Food & Drink Andi Oliver interview: 'My dad was a terrible father...

Andi Oliver interview: 'My dad was a terrible father but really good at throwing parties'


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“It [a party] really is a direct artery back to the world. I think the easiest way to cure what ails you is other people.”

We lost “the habit of being together” during the pandemic, she says. “On Saturday everyone kept going, ‘Oh, it’s like medicine, we really needed this’”

That instinct to get people together over good food and good music is the inspiration behind her latest TV series. Andi Oliver’s Fabulous Feasts, an eight-part series for BBC Two, which starts on March 27, sees Oliver travel all over the country creating pop-up parties for communities in need of a boost. On a long table on a Cornish beach, Oliver serves dinner to 80 members of NHS staff from the local hospital; in a Bristol homeless village, she cooks up a feast for people living in temporary accommodation.

Andi Oliver makes green seasoning with Ben Arthur from Rock Jam Spice in the Cornish episode of Andi Oliver's Fabulous Feasts

For each of the feasts she plans a menu using ingredients that champion the food heritage of the area. She recruits local chefs and growers for the food, musicians and artists for the entertainment, and builds a party from scratch. It’s good old-fashioned uplifting TV bolstered by Oliver’s trademark easy warmth. As fans of the Great British Menu will know, she has a kind of natural charisma and an infectious love of food and people. Making the programme, she says, and meeting people making a difference in their communities, has given her a great deal of “hope”. “I feel so hopeful about all of us,” she says. People are quick to moan about the state of the world, but forget “they have power”. “We have power in our lives to change even just our own corner.”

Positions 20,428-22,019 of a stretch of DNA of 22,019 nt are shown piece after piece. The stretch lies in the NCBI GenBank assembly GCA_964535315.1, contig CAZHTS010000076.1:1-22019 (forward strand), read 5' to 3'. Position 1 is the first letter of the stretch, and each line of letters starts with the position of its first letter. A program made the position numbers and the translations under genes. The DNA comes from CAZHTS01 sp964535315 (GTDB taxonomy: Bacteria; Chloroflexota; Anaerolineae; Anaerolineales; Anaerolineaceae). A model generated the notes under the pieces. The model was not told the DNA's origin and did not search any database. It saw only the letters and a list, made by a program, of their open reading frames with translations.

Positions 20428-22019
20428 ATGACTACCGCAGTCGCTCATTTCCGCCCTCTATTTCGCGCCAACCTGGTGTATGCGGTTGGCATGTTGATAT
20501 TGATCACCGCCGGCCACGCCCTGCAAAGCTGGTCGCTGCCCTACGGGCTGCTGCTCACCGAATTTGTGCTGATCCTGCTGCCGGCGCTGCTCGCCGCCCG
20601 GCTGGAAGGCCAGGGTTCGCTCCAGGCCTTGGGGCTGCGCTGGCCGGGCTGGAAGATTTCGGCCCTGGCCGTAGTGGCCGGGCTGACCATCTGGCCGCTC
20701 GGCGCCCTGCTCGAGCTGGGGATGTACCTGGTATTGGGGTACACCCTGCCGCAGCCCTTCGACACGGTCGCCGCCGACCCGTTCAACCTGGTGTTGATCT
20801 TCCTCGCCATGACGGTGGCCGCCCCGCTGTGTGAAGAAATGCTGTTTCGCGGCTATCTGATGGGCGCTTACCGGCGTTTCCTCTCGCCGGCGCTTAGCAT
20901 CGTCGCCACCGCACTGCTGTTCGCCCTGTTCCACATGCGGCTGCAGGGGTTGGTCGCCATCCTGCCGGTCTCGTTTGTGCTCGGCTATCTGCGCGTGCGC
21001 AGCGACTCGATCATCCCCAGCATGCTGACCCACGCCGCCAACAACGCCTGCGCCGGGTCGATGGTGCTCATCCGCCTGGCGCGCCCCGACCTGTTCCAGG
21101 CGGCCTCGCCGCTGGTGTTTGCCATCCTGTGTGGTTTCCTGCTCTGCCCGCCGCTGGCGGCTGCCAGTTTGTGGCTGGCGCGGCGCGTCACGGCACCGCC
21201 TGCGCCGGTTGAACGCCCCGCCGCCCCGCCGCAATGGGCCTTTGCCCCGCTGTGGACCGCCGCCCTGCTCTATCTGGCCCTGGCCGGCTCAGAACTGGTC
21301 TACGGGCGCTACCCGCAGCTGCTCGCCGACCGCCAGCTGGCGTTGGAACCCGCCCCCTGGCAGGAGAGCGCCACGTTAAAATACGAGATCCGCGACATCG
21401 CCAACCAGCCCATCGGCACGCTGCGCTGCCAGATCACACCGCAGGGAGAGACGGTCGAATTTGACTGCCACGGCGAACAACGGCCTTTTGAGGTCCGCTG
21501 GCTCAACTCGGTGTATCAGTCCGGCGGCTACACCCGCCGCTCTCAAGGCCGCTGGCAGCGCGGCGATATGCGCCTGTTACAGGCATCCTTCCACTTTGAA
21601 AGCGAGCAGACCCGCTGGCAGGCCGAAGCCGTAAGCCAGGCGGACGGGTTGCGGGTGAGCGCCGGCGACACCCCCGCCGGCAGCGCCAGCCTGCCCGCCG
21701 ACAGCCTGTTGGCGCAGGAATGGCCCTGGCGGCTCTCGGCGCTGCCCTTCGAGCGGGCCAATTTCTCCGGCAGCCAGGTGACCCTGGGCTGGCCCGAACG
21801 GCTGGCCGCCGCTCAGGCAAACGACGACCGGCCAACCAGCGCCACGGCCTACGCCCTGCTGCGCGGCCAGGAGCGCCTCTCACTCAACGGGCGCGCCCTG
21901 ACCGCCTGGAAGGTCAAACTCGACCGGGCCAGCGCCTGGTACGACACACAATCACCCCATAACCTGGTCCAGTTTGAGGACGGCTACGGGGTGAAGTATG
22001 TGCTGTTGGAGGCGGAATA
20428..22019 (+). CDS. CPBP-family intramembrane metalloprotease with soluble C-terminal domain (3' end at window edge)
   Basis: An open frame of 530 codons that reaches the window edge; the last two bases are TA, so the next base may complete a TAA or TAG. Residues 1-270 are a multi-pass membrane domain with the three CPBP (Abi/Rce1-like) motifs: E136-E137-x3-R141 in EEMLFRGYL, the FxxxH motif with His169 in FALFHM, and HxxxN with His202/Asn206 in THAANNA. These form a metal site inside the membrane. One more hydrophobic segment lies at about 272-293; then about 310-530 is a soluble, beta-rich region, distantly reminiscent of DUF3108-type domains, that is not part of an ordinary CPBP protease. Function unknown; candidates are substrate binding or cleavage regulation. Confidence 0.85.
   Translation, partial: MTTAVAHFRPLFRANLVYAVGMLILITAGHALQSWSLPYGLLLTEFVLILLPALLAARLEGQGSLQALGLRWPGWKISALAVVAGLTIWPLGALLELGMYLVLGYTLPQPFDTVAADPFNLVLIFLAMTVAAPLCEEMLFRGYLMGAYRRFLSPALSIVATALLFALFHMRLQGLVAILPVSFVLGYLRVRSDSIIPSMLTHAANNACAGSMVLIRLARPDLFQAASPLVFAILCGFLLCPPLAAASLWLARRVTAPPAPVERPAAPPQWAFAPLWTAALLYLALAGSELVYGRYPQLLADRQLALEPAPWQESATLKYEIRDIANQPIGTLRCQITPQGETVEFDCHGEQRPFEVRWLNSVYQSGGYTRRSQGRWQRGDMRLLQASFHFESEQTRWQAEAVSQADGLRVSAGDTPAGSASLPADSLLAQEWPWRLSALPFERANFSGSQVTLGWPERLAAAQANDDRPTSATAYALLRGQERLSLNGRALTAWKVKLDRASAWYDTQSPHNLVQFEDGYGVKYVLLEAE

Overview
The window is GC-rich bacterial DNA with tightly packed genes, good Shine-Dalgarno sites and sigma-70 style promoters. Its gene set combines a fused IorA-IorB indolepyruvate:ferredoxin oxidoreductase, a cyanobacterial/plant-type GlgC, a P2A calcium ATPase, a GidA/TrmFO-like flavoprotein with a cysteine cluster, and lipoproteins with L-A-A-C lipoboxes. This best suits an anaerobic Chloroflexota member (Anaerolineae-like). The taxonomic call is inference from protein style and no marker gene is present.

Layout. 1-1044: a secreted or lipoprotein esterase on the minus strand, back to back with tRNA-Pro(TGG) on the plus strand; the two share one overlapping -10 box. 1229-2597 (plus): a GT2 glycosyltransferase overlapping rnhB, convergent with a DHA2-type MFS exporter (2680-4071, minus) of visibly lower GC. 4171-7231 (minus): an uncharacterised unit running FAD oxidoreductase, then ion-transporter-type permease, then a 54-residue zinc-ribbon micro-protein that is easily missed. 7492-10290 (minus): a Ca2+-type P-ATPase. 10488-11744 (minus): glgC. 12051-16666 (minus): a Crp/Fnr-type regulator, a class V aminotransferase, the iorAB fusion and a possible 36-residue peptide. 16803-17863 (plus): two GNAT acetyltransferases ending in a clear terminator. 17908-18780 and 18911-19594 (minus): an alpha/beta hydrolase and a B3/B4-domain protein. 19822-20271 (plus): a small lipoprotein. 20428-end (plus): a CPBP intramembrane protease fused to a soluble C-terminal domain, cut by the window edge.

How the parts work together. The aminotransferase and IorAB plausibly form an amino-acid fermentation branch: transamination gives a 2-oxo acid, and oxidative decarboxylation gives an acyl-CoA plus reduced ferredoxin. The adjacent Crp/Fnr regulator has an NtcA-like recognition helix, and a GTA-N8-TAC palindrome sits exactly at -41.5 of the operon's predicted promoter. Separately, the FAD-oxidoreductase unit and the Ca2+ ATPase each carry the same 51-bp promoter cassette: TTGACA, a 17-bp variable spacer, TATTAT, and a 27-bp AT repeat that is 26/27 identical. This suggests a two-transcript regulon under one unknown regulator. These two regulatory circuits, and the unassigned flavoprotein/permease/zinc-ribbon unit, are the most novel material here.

Oliver has displayed a natural charisma and an infectious love of food and people during her appearances on the Great British Menu

On her travels across the country, she discovered community wherever she went. For one episode, she went back to Ladbroke Grove, where she lived with her daughter, the TV presenter Miquita Oliver, 39, at a very different time in her life, when she was a young single parent.

Going back, she found the area to be “unrecognisable”. “It used to be a really warm, deeply groovy place to be, and it’s just really not like that any more,” says Oliver, who despairs of the way people live in silos these days. “When people say they don’t know their neighbours, they never speak to them, I’m like – how?”